by Brenda W. Clough
This movie came out in 1999, and I am sorry to report that I only saw it last fall. It is fairly faithfully based upon the award-winning novella from 1976 that we probably all have read, by Isaac Asimov.
The concept of robots doing the work of, looking like, or even becoming human is very ancient indeed, and we never get tired of debating it. Bicentennial Man is an interesting contrast to Ex Machina, which came out more recently (I reviewed it here) or Her (review here). Frankly the other two movies are better — both as movies and as stories. There is a sentimentality about Bicentennial Man which Asimov put there that gives it an inevitably old-fashioned feel. And some of the basic premises of Bicentennial Man are, I argue, flawed.
I haven’t read the novella in some time, but I am pretty sure Asimov did not go into the idea of using robots for sex. There are already an amazingly vast number of things being manufactured to have sex with (here is one that should install easily in a humanoid robot), and you would think that a human-shaped thingy would not be a great leap. But is already exciting controversy. The movie added this in (Robin Williams getting the sex upgrade along with a digestive system) and it is, frankly, creepy — like Japanese anime pillows. Why did the movie people put this in? It wasn’t necessary. Asimov was not saying that sex makes us human — it doesn’t. He was saying that love makes us human, the desire for emotional connection.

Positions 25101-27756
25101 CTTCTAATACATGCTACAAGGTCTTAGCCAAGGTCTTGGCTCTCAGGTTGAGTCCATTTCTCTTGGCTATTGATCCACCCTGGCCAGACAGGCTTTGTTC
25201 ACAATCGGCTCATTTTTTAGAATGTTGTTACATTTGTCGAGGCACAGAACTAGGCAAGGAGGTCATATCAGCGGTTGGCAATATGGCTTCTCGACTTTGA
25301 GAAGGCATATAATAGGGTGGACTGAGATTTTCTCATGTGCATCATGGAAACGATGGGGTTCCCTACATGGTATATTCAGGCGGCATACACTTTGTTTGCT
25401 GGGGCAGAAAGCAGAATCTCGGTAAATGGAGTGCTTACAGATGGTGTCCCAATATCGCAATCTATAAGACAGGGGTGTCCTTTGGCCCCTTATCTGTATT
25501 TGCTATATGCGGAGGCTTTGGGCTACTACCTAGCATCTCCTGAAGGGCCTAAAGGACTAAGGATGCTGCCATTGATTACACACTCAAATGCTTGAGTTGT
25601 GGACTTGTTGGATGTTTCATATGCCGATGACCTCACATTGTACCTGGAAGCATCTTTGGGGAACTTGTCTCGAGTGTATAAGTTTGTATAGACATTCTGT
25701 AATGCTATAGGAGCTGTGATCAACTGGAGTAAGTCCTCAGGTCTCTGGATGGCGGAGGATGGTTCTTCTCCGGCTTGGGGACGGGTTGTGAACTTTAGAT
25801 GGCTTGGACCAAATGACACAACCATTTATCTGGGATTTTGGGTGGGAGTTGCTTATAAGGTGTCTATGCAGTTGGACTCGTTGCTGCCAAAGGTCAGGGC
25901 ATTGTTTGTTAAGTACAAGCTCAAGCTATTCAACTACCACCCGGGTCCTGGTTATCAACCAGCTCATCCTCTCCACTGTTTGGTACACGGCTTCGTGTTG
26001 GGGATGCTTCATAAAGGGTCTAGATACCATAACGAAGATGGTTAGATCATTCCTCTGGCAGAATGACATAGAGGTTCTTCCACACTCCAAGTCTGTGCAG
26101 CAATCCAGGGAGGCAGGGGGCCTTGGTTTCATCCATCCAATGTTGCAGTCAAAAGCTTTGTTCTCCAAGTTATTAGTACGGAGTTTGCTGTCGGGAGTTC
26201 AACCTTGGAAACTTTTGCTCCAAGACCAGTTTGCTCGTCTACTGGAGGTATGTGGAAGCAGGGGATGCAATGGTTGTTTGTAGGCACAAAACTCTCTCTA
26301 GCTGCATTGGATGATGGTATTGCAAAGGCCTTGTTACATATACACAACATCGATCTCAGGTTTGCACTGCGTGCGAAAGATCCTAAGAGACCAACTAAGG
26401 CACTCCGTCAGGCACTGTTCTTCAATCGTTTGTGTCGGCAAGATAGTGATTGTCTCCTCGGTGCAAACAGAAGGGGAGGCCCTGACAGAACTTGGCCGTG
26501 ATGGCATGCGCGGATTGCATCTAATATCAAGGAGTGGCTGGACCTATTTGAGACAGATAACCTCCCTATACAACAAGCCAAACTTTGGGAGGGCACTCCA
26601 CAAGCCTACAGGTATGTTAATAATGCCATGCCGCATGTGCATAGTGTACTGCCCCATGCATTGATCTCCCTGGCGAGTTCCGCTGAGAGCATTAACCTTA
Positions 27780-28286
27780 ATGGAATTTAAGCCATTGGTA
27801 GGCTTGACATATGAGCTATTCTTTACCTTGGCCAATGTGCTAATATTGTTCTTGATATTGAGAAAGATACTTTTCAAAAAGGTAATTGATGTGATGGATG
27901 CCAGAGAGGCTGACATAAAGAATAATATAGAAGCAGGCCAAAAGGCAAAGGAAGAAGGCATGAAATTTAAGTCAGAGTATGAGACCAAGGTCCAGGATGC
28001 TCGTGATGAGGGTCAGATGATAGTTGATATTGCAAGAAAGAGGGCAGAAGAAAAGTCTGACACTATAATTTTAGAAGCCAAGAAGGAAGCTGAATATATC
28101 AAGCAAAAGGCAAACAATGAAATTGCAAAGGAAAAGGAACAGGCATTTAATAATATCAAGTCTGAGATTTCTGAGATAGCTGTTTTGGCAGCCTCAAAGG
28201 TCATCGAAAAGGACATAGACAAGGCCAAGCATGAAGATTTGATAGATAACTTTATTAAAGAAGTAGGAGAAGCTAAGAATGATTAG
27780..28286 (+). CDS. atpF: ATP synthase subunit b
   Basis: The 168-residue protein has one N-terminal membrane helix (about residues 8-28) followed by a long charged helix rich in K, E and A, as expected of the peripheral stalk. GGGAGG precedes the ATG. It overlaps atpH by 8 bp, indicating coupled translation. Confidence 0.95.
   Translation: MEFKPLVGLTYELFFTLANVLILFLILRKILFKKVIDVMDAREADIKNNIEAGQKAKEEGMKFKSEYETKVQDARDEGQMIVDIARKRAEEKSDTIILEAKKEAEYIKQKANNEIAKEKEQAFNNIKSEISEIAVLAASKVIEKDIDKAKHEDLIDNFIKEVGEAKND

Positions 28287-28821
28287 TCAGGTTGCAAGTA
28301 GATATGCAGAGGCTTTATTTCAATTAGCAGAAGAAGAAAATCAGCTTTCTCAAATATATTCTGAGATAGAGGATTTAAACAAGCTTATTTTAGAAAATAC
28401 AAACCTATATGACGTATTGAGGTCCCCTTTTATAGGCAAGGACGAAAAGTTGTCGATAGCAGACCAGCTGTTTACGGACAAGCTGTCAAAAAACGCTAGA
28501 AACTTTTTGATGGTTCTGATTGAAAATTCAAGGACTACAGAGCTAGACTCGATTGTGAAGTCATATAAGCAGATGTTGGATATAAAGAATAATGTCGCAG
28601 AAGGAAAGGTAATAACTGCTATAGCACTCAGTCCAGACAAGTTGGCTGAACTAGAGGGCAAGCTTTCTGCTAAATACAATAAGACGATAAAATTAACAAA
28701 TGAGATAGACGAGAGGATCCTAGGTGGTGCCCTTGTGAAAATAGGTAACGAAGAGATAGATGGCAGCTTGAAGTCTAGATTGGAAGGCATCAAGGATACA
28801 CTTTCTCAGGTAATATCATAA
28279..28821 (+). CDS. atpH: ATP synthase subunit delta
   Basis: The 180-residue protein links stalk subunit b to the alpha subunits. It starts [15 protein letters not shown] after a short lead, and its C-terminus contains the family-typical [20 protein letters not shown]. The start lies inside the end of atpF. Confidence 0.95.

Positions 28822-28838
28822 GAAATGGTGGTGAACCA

A larger question which this movie didn’t address (and the others did) is, why do robots want to be human anyway? They are, like the Six-Million Dollar Man, stronger, faster, better. It is a failure of imagination on our part, to assume that everybody wants to be as limited as us, and as a matter of fact our imagination is not at all that limited — there are zillions of heroes who are stronger, faster, better, all over your movie screens. The only way to make this idea fly is to tie it into that desire for emotional connection. Andrew the robot feels that he cannot be really loved unless he is really human, partaking in all of our weaknesses. The idea that he could be loved because he is stronger, faster, better, is alien to him. In his universe there must have been no X-Men, no Six-Million-Dollar Man. How fearfully limiting — what would Superman say, or Iron Man, or our own children? Mine, at least, are stronger and faster than me, and they will assure you that they are smarter too!
And, the final and most annoying movie addition, was the idea that Andrew could not endure the idea of outliving Portia, his lover. I suppose this is the logical extension of Andrew acquiring a suite of human weaknesses, to make himself more lovable to her. But one of the grand things of being a robot is being more long-lived — essentially immortal, assuming repairs and upgrades. Do you remember the original concept of Star Wars? Back when George Lucas first cooked it up, there were going to be 9 movies. And the only characters who would extend through all nine of them, scheduled to take place over the entire rise and fall of the Republic, were the droids. It is a failure of courage on Andrew’s part, to wuss out like this.